They do capitalize on the Northern Lights, which evades so many visitors, perhaps because tourist season coincides with twenty some hours of light. But if you are lucky, I mean really lucky, you will be granted a view of our universe’s light show. For this Irish Lass, I struck luck around three am on St. Patrick’s Day. Standing with a friend on his balcony, I watched the sky dance with white ghosts who changed shape continually. My friend said if I whistled, I would see more. Perhaps I was falling for a joke, but there I stood long before daylight whistling up to the sky. That night will dance in my mind for the rest of my life.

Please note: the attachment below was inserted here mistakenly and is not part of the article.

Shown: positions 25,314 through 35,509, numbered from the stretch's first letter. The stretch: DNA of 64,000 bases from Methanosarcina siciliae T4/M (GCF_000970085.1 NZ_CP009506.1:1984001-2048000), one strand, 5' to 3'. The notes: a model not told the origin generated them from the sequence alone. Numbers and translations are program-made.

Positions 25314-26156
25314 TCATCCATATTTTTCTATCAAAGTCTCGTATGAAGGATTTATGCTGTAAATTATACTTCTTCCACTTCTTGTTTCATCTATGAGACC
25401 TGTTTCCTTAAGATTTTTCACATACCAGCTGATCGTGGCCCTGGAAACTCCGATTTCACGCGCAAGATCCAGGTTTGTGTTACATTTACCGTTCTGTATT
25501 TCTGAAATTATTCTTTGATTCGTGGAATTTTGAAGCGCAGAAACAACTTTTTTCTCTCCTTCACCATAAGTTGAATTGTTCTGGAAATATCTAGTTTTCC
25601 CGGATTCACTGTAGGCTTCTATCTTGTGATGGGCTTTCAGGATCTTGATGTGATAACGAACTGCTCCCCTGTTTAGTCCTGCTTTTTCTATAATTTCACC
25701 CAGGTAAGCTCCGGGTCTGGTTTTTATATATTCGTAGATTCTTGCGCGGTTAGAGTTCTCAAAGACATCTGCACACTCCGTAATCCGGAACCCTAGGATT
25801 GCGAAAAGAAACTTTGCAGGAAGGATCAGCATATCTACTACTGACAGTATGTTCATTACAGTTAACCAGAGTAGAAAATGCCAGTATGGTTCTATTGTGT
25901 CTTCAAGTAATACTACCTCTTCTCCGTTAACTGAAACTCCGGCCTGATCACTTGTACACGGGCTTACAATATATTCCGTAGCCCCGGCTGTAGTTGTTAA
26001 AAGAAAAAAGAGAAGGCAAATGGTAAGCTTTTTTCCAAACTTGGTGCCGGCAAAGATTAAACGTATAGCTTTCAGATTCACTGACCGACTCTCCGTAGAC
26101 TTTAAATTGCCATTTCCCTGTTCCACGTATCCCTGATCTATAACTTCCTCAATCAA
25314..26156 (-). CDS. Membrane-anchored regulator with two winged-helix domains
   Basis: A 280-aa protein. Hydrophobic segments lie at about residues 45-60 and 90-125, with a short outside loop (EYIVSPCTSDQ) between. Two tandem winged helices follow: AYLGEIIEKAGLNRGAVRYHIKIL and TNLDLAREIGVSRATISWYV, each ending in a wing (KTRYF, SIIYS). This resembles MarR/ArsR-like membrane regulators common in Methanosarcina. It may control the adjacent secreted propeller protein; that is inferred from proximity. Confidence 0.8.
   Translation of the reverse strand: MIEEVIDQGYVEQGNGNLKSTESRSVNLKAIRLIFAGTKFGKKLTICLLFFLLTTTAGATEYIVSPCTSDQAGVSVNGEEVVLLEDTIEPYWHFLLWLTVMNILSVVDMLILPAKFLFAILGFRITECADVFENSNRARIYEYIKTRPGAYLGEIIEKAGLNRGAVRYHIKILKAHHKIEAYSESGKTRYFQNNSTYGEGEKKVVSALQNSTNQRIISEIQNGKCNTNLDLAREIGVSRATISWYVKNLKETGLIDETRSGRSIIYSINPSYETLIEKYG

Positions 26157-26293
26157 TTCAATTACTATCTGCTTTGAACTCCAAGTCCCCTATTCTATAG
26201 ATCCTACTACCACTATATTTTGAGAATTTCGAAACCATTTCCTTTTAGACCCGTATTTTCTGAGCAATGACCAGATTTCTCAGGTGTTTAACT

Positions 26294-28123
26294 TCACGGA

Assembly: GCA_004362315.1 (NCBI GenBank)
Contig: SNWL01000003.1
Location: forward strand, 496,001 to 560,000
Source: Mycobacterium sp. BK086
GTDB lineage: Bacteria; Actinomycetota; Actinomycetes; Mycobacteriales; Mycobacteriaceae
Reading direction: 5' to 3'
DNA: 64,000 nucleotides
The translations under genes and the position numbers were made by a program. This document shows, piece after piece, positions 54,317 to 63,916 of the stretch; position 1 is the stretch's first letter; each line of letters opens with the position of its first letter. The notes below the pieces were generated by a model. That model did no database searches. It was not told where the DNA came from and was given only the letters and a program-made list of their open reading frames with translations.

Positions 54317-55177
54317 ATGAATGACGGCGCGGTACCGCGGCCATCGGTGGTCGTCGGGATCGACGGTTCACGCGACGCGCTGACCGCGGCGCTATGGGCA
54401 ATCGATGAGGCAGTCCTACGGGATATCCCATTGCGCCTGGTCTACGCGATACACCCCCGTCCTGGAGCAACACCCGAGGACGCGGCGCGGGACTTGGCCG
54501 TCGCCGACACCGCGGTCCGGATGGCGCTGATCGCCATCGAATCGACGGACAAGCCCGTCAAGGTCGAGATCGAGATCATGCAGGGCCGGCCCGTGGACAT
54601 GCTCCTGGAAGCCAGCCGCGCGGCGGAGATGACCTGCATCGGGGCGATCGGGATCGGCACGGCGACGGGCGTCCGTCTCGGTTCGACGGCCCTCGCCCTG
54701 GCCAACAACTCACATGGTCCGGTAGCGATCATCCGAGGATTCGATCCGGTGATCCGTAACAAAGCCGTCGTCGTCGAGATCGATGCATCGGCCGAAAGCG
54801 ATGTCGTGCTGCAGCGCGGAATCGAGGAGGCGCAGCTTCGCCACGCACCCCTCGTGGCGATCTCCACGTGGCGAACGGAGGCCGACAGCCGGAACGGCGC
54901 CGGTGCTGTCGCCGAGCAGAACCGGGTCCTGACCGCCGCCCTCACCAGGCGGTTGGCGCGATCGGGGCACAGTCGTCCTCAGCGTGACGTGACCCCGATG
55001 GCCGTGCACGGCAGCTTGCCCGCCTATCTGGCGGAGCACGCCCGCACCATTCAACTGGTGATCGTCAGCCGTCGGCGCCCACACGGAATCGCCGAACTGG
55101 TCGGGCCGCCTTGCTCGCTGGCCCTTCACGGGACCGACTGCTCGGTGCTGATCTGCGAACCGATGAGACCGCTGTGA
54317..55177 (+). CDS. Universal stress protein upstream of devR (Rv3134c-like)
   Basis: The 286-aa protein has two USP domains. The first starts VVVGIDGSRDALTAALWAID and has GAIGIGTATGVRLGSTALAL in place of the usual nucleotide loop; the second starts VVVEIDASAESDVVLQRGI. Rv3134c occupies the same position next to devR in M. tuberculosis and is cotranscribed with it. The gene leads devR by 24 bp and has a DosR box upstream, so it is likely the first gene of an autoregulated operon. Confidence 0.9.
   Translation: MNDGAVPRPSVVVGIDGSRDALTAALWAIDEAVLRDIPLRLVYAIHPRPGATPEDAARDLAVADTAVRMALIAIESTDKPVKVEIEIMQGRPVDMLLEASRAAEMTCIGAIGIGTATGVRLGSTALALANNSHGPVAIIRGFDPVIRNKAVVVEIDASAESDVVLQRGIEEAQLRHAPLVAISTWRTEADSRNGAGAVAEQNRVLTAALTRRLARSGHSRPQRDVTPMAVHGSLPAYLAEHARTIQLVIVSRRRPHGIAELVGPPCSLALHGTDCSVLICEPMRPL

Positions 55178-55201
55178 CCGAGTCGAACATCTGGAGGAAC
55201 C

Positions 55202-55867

As I bid adieu to Baranof Island and to the people who have made my stay so memorable, I will carry many special moments. That is what travel is, the experience of moments. One moment on a friend’s boat; another moment staring up at the
trees; a moment of floating in a kayak with a dear friend; a moment of appreciating that everyone keeps their doors unlocked; a moment to catch my racing heart and capture the view from the top of a mountain pass, and another moment to realize that there is still a place in the world that welcomes strangers and extends a generous heart like possibly no other island on earth. The Sitka folks know just how to handle the seasons: spice each turn of the months with plenty of lovely graciousness that allows light to spread.